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Cuddling…The End of Ennui

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Cuddling…The End of Ennui

Abandon tedium, replace redundancy. Renew the excitement of life. Get into cuddling, the next new thing.It’s a dismal, gunmetal gray day on the Georgia coast. No sun. The kind of day to cuddle up with something: a bottle, a book or a blonde. Or Waffle House hash browns.

Ace Blackbanks, an old friend (chronologically speaking) drops by, shambles upstairs. He wants to commiserate on the state of things, mainly his state of apathy. Boredom drips from him like raindrops down the window. Ace needs an ear. I listen, the hallmark of friendship, but continue trimming my nails, trying to hone my diminishing ability to multi-task.

Some may remember Ace, a highly decorated special ops CIA operative who was singularly responsible for demolishing the Berlin Wall 1989. I wrote an expose on him and was interrogated harshly for divulging his identity. Witness Protection goons mean business.

Me: “Sit down, pal. You look troubled.”

Ace: “I am. No fire in the belly. Life’s dull. Retirement sucks. I’m bored. Life has passed me by. My sunset years are not like the TV ads.”

Me: “Which ones, Cialis, Disney Cruises, Downton Abbey?”

Ace: “Nah. Advertising bunk. Why did I quit working? Excitement surged through me then. Better than an overdose of T shots.”

Me: “Go no further. That’s your problem. You quit life, hopped off the merry-go-round, bought into the faux life of leisure. Too many naps. You lost your soul.”

Ace: “Right. Now I’m irrelevant. Girls call me ‘Sir.’ Hanging around the house is driving me mad.”

Me: “Get yourself a job. Use your brain again. Your brawn left a long time ago, remember?”

Ace: “Job? You kidding? Who’d hire me? I might fail the drug test. Say, what is the half-life of a stout scotch and soda anyway? Besides, they run criminal background checks.”

Me: “You still worried about that incident in college when you exploded a cherry bomb in the toilet?”

Ace: “Mistaken identity, but it keeps popping up. Even the preacher asked me about it recently.”

Me: “Harmless childhood prank. Forget it. Besides, remember the Berlin Wall? Now, that was an explosion.” He laughs.

I toss him an article from the WSJ.

Me: “Read this, Ace. Says cuddling is the next new thing. Open a cuddling studio. You’ll be an overnight sensation, the talk of the island, the envy of your boring golf buddies.”

He reads it. His eyes sparkle. His nerves twitch. His brain wakes from its slumber. Life crawls out of the cave.

Ace: “What will my wife think?”

Me: “Cut her in on the action. You’ll have the only couples cuddling company in the area. You’ll be rich overnight.”

Ace: “Who’ll want to cuddle with two old people?”

Me: “Look, change your names. Calvin and Clarissa. Buy some wigs, some colored tight silk tees, a few gold necklaces and some Ray Bans that cover your face. Dim the lights, dig out your cornball one-liners, like, ‘Honey, your daddy must be a terrorist, ‘cause you’re the bomb.’”

Ace: “Now you’re talking. How much will folks pay to be cuddled?”

Me: “Says $80 to $400 an hour. Look, low overhead, government tax credits for employing some low work-ethic ne’er-do-wells. Plenty around here. Cheap. No Social Security.”

Ace: “I’m feeling empowered. Where do I start?”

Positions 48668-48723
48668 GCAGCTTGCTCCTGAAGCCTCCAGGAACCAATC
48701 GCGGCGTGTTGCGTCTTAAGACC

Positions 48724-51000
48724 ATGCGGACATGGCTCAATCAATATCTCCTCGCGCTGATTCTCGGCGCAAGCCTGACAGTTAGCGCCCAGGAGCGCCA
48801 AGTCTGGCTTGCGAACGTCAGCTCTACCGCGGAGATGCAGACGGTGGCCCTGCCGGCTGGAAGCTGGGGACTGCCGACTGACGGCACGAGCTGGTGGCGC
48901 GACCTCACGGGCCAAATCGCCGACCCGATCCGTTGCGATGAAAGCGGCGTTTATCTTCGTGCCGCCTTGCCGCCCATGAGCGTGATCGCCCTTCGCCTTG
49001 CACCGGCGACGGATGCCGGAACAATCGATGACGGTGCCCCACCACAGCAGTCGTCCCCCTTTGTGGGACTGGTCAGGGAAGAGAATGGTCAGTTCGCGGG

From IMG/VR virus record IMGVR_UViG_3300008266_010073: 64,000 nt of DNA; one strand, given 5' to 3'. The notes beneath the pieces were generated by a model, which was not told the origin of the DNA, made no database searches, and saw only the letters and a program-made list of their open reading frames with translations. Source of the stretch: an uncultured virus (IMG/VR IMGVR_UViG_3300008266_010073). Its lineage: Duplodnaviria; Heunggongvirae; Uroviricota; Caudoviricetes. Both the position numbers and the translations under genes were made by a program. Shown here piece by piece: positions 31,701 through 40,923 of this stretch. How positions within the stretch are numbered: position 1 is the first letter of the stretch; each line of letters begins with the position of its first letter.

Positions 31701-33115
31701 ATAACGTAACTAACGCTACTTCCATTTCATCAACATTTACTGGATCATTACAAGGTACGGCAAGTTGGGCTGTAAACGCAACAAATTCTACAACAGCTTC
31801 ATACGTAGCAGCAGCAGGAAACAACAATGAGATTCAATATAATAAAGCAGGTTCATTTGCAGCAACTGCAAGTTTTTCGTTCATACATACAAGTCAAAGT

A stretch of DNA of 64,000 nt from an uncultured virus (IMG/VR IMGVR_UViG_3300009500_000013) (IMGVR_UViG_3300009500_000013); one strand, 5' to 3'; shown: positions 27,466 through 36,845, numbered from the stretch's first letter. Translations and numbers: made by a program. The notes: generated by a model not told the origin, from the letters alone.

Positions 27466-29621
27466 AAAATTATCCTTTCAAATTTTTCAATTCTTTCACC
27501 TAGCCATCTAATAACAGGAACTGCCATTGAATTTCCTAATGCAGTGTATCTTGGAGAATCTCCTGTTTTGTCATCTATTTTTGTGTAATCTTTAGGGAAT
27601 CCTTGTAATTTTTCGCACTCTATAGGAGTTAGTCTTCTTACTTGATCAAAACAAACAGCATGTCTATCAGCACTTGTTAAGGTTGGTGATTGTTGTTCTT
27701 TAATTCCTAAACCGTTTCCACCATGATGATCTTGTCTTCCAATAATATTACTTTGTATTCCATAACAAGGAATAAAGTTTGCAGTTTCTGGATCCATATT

Me: “Convert your guest bedroom into a brothel look-alike. Re-wallpaper with some used red and black flocked French castoffs from Las Vegas on e-Bay. Be sure they still reek of stale cigarette smoke. Hang a few velvet Elvis pictures on the wall, install some red lights and pipe in mood music from Perry Como.”

Ace: “What about my clients?”

Me: “Take anybody. Start with your married friends over 50. An under-served market. They haven’t had a good cuddle in years. Rent a high school kid, dress him in a kitty cat costume and stick him out on Frederica Road with your sign, Cuddles Anonymous.”

Ace: “What about widows?

Me: “Forget widows. They’ve had enough male proximity. They’re starved for attention, for sure, but constant jabbering about bridge destroys the cuddling ambience.”

Ace: “Credit cards?”

Me: “No credit. Cash only. No refunds. No IRS intervention. Pure profit.”

He mulls the possibility over. Suddenly, he springs up, throws down his cane and bolts for the door.

Me: “Where you going?”

Ace: “Home to write a business plan. Great idea. Thanks.”


If the art of cuddling has arrived, can The Au Pair Man franchise be far behind?

Life is there for the taking. Grab it. The sun will shine again.
Editor’s Note:  Visit Bud’s blog and enjoy his vast collection of musings at 
theweaklypost.com. He can also be reached by email: BudHearn@mindspring.com

Bud is a farm-boy, raised in a farming community is SW Georgia. Farm experiences continue to give him particular insights into life. He attended the University of Georgia, graduating with a BBA-Real Estate with a minor in English. He was a member of the Sigma Nu Fraternity. He moved to Atlanta in 1964 where for 50 years he has had a career in land and other real estate investments.

Bud moved to Sea Island, Georgia in 2004, where he now resides and where he continues in the real estate investment business.

His varied interests include long-distance running (and other athletic endeavors); travel; musical pursuits, including piano, violin and banjo; and writing. Writing has always been a passion. As Bud says, “Sometimes I feel like a short dog in tall grass when comparing my written thoughts to those in the literary Hall of Fame. But then, I remember that life is like a dog that buries bones in the sands on a one-way ticket to Mecca…vanity of vanities. So, I write, leaving some of my bones in the sands of time as I move on.” You can find more of his writings on his website, www.theweaklypost.com.

He can be reached at budhearn@mindspring.com.

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